Objective: To determine the fine specificity of the anti-Ro(SSA) autoimmune response in patients with systemic lupus erythematosus (SLE), and to correlate it with clinical and serological manifestations.
Methods: The frequency of anti-Ro and anti-La autoantibodies was determined by double immunodiffusion (DID), ELISA, and immunoblotting (IB) in 69 patients with SLE and 39 controls. Protein and RNA immunoprecipitation were used to further characterize anti-Ro positive sera.
Results: Anti-Ro antibodies were detected in 37 (54%) patients: 33 (48%) were positive by DID, 35 (51%) by ELISA, and 25 (35%) by IB; 32 sera were reactive in at least 2 of these 3 assay systems. By IB, 12 patients had antibodies to both the 60 kDa Ro (Ro60) and the 52 kDa Ro (Ro52), 11 patients were anti-Ro60 positive, 2 patients were anti-Ro52 positive, and 12 patients were not reactive with blotted Ro antigens. However, in immunoprecipitation assays all but one anti-Ro positive sera precipitated both Ro proteins. Anti-La reactivities were found in 15 anti-Ro positive patients: 13 sera were positive by IB, 11 by ELISA, and 9 by DID. Significant associations of anti-Ro antibodies with clinical symptoms were found for sicca syndrome, which was increased in anti-Ro positive patients (p < 0.05 vs anti-Ro negative patients), and for nephritis, for which an inverse correlation was found, since it was less frequently diagnosed in anti-Ro positive patients (p < 0.01). However, this association was seen only for those anti-Ro positive patients who were not reactive with Ro52 by IB. No difference was observed between anti-Ro/La and anti-Ro positive patients.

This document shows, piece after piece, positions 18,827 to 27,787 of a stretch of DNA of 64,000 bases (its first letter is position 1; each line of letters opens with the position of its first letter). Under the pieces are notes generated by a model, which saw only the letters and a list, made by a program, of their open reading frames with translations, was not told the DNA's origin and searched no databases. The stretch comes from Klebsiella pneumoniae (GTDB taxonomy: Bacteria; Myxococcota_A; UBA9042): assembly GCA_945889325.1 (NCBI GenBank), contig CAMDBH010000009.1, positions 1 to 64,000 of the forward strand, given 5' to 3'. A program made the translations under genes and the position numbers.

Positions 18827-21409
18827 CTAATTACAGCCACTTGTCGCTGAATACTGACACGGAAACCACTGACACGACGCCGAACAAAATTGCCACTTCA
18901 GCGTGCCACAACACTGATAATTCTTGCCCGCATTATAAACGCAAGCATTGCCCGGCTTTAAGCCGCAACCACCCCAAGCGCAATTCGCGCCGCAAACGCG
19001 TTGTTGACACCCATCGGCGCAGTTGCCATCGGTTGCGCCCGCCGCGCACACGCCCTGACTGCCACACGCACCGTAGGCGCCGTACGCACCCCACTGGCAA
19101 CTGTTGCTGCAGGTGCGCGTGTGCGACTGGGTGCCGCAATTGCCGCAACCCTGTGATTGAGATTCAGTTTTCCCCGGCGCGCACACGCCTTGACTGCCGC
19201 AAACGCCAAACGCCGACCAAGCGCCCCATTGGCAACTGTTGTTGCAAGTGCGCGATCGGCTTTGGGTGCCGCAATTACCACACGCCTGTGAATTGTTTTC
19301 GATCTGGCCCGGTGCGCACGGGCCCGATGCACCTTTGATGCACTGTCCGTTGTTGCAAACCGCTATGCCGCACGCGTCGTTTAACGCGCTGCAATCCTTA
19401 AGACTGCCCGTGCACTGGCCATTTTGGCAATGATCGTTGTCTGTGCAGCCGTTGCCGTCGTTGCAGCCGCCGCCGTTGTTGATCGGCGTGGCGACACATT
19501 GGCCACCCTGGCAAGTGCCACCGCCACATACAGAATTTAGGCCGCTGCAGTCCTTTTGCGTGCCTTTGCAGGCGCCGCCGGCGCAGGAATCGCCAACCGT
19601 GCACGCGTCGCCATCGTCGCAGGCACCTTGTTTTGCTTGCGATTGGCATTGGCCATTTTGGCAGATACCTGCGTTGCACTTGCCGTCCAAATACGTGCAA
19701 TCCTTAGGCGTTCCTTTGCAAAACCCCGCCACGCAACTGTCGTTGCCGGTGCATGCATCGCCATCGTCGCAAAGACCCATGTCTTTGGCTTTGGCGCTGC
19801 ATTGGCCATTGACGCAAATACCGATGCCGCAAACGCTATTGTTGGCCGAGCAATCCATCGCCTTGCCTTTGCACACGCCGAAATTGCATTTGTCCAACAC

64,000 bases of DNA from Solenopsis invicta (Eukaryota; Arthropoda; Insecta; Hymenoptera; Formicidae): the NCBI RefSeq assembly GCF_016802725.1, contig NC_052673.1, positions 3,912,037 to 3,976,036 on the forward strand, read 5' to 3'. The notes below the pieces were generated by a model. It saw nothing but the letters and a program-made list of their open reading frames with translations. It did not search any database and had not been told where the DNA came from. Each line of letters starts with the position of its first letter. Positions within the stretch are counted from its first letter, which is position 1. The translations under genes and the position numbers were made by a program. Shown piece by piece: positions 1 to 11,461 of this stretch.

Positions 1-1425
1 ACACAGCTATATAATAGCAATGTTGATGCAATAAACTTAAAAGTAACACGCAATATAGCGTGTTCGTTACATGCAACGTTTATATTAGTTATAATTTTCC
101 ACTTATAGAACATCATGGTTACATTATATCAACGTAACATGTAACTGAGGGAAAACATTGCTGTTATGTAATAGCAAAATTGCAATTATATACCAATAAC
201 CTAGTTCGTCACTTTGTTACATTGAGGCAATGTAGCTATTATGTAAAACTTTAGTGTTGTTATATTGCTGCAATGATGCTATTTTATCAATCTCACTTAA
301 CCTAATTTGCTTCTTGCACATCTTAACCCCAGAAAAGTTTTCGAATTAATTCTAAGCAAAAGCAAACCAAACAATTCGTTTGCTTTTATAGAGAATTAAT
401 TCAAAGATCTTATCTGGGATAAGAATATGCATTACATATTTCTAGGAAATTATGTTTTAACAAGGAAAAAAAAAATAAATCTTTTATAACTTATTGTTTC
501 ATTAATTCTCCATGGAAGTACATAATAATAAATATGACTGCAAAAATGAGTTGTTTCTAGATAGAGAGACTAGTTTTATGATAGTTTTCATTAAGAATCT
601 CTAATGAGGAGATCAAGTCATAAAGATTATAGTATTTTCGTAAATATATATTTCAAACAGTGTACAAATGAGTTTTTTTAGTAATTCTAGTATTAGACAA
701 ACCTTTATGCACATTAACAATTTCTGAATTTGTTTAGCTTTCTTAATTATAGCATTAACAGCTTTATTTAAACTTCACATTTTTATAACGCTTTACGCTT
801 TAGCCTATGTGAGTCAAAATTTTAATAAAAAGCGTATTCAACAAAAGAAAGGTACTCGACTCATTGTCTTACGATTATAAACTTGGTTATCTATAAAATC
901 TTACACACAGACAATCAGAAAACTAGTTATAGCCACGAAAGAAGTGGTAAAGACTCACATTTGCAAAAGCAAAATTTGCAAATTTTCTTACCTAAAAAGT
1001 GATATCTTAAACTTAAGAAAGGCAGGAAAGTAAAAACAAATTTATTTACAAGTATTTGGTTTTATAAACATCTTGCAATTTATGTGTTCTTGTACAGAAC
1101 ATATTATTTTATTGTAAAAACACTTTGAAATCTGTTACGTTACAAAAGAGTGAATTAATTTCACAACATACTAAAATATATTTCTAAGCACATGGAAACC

Conclusion: DID and ELISA were of comparable sensitivity for detection of anti-Ro, IB was the most sensitive method for detection of anti-La. Moreover, our data indicate that IB may help to characterize clinically distinct subgroups of anti-Ro positive patients with SLE. Thus, determination of anti-Ro by IB may increase the prognostic value of this autoantibody.